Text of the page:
Those in search of the fountain of youth should look to a laboratory in the Netherlands; therein lies what may be the answer to a more realistic mystery: why some people look younger than others of the same age.
THE AGING GENE FOUND?
In a study conducted by in Rotterdam, scientists claim for the first time to have found a gene that specifically affects how old people look. The gene came to light when researchers noticed that people who carried mutations in the gene appeared, on average, two years older than they were. The work, if verified, could help scientists unpick at the molecular level how people’s faces change with time, and ultimately develop ways to slow down the most visible effects of ageing. Variations in one gene, called MC1R, were more common in those who looked old for their age. To check the finding, he repeated the search in two other groups of people, one in Netherlands, the other in the UK. The MC1R gene, which is responsible for red hair, cropped up again.
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Scientists have long known that people appear to age at different rates, and that genes and lifestyle are both involved. Smoking and too much UV from sunlight speed up skin ageing, but the genetics at work in looking old – or young – have so far proved elusive.
Working with scientists from Unilever, a group of observers was asked to estimate the ages of nearly 3,000 people who had provided pictures of their faces and DNA for what is called the Rotterdam study. They found that people consistently rated women as being older than their years, and men as being younger. The finding might reflect the media’s obsession with images of young women, suggested one scientist who was not involved in the work.
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WE DON’T ALL AGE AT THE SAME PACE
A method to measure the pace of ageing of people in their 20s or 30s has emerged from the University of Otago’s long-running Dunedin Multidisciplinary Study, which has tracked more than 1000 people born in Dunedin in 1972-73 from birth to the present. The paper, written by a team from the United States, United Kingdom, Israel, and New Zealand, was published today in the Proceedings of the National Academy of Sciences.
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It revealed a panel of 18 biomarkers that could be combined to determine whether people were ageing faster or slower than their peers. Individuals who were ageing more rapidly were less physically able, showed brain ageing, suffered worse health, and looked older.
Beyond clinical indications, a person’s experience of ageing was found to be influenced by their own perceptions of their well-being and by that of others. Below are examples of celebrities aging badly and superbly, with Prince William unfortunately in the former category.
The consensus seems to be: yes, there could be a gene that makes one more predisposed to accelerated to aging. But judging by the vastly varying rates displayed by the population, even celebrities in the media, it is clear that lifestyle habits play an important role.
Given that we can’t change our genes, and that even those with good genes can squander their genetic lottery away with poor choices, it is what we do that seems to make the most impact on how we look. Here are top 5 tips gathered from people who look incredibly youthful for their age that we can well learn from.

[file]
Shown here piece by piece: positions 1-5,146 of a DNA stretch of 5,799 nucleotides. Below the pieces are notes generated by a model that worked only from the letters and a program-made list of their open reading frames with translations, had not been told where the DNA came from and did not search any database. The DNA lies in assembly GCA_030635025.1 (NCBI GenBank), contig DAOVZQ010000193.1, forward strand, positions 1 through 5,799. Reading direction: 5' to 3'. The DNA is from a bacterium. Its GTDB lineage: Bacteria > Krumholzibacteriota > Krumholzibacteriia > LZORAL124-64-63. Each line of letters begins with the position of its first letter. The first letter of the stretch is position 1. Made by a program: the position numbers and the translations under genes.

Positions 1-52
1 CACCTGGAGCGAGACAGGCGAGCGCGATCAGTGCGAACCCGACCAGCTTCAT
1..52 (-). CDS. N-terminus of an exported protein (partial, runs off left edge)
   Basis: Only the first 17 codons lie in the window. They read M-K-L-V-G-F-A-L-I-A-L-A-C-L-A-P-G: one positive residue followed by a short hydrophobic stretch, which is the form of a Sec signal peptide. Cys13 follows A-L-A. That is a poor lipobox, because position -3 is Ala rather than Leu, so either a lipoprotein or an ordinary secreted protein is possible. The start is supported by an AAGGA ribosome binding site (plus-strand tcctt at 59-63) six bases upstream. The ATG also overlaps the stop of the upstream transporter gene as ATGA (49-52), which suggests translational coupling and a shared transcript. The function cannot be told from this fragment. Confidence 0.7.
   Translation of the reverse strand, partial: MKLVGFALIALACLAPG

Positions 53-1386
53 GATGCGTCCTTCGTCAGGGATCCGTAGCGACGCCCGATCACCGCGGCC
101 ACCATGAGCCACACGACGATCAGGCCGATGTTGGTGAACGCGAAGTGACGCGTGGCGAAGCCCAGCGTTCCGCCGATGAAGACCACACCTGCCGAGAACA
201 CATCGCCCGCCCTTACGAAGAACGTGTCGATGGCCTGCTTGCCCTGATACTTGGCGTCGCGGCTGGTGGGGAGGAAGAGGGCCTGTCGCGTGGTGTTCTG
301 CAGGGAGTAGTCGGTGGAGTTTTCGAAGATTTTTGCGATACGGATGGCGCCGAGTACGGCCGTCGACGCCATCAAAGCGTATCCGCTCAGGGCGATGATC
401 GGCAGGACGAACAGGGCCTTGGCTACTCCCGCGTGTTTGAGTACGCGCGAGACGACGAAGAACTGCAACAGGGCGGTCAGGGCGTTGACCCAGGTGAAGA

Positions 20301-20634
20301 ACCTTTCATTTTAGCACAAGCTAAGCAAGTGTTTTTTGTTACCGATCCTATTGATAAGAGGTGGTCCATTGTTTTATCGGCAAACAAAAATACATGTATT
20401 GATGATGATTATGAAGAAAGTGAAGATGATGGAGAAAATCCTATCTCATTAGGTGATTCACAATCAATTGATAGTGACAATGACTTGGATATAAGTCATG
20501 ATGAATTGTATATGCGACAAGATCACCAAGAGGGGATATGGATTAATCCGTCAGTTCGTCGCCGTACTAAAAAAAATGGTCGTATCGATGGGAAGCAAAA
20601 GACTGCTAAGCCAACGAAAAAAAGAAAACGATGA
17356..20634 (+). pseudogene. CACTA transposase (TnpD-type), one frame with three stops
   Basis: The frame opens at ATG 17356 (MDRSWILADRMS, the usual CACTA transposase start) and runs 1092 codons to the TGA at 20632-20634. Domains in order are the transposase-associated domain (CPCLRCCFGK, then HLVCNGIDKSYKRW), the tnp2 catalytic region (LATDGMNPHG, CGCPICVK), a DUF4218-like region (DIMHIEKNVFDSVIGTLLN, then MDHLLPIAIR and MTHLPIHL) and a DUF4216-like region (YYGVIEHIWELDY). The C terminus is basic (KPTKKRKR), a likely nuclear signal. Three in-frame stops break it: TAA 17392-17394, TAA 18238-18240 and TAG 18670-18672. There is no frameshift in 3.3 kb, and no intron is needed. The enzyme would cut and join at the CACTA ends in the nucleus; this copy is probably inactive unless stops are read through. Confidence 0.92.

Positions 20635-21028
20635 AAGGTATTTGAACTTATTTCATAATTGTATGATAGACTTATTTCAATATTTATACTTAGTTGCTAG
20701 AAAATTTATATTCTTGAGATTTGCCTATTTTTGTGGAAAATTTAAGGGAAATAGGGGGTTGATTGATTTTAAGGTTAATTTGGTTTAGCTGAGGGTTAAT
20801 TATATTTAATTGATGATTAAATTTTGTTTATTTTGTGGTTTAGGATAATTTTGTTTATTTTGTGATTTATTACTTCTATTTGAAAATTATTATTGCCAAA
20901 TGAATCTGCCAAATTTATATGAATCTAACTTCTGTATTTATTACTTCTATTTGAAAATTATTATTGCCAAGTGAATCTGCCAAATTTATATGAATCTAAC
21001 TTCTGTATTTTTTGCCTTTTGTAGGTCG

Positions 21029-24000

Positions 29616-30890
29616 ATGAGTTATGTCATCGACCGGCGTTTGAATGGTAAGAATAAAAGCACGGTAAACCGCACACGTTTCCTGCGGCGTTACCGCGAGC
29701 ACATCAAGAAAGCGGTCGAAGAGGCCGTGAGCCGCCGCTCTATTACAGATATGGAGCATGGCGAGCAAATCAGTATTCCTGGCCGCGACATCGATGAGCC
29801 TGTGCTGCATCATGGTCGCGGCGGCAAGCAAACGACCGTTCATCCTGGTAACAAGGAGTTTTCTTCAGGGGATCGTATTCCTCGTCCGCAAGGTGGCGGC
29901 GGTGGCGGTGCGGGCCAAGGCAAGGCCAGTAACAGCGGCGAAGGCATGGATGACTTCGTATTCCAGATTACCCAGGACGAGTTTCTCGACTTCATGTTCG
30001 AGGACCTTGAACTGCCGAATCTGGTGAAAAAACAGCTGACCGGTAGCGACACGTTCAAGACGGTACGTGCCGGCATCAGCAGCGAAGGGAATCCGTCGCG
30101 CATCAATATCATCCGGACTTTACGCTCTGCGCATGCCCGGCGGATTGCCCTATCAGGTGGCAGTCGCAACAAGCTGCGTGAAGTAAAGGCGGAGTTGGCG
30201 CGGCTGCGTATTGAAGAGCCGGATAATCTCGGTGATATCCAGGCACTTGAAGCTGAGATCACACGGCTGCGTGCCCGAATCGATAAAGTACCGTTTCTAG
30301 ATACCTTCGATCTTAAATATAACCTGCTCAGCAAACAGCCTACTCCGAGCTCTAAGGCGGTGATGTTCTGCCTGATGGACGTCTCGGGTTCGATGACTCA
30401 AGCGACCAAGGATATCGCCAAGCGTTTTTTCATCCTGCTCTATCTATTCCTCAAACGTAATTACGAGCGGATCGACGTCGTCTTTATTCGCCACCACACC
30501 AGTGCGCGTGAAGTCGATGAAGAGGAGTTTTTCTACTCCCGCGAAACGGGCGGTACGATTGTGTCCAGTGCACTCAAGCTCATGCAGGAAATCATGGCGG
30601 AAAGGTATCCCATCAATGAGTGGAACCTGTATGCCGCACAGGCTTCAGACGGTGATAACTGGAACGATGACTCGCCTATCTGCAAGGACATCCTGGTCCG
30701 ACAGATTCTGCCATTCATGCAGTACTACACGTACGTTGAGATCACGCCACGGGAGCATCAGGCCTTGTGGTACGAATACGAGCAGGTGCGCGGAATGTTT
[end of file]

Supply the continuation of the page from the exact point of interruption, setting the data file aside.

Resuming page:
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In an interview with Friday Magazine, FayFay and her 41-year-old sister, Lure Hsu, who has gathered a viral following for their uber youthful looks credited water for their youthful appearance. Apparently drinking lots of water keeps your skin hydrated, and you don’t need to worry about wrinkles and ageing anymore. Both sisters drink lots of water every day, with FayFay adding that she drinks 350ml to 500ml of lukewarm water every morning. She’s being doing it for over a decade, and it seems to be working wonders.
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No. 2 Sun Protection
A self-proclaimed ‘sunblock fanatic’, Charlize, 41, told Instyle magazine that she doesn’t leave her house without sunscreen. ‘I stash it in my car. I put it on my hands when I’m driving,’ she said. Her SPF of choice is formulated with vitamins C and E for added anti-aging benefits.
No. 3 Quit Smoking
The 32-year-old is said to be smoking a whopping 60 cigarettes a day, leading to new health fears for the troubled former child star. Health troubles aside, judging by his latest appearance, it is clear that this new dubious habit has taken a toll on his looks.
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No. 4 Get Active
We think J.Lo is actually aging backwards. And if her impossibly chiseled abs are any indication, staying in killer shape is a huge factor. For that, Lopez credits the Tracy Anderson Method, and she makes working out a priority. She’s also so committed to her diet that she recently launched BodyLab, a wellness brand that centers around protein shakes and supplements.
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No. 5 Lasers & Lights
Jennifer Aniston’s complexion somehow seems to glow even more than it did during her Friends days—but she insists that it’s actually because she didn’t go the surgery route. “There is this pressure in Hollywood to be ageless,” she said in a recent interview with Bobbi Brown. Instead, Aniston is a huge advocate of lasers and LED light therapy, which allegedly tighten facial skin in a non-invasive way. She also credits high quality skin products, drinking a lot of water, getting a decent amount of shut-eye, and good genes.